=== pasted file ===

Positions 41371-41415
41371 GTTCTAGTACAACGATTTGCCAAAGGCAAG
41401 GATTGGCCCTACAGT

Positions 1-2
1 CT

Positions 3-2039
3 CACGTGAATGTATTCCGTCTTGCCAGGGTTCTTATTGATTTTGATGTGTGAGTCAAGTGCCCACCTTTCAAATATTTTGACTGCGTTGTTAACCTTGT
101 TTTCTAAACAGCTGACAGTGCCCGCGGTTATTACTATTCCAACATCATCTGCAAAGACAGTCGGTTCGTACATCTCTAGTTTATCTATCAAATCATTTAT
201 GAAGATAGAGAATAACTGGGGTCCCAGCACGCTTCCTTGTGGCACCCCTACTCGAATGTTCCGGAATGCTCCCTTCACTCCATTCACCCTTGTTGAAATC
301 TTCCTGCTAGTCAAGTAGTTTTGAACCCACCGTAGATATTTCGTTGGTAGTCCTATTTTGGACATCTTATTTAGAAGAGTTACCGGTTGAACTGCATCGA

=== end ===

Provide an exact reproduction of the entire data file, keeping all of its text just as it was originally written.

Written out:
Positions 41371-41415
41371 GTTCTAGTACAACGATTTGCCAAAGGCAAG
41401 GATTGGCCCTACAGT

Positions 1-2
1 CT

Positions 3-2039
3 CACGTGAATGTATTCCGTCTTGCCAGGGTTCTTATTGATTTTGATGTGTGAGTCAAGTGCCCACCTTTCAAATATTTTGACTGCGTTGTTAACCTTGT
101 TTTCTAAACAGCTGACAGTGCCCGCGGTTATTACTATTCCAACATCATCTGCAAAGACAGTCGGTTCGTACATCTCTAGTTTATCTATCAAATCATTTAT
201 GAAGATAGAGAATAACTGGGGTCCCAGCACGCTTCCTTGTGGCACCCCTACTCGAATGTTCCGGAATGCTCCCTTCACTCCATTCACCCTTGTTGAAATC
301 TTCCTGCTAGTCAAGTAGTTTTGAACCCACCGTAGATATTTCGTTGGTAGTCCTATTTTGGACATCTTATTTAGAAGAGTTACCGGTTGAACTGCATCGA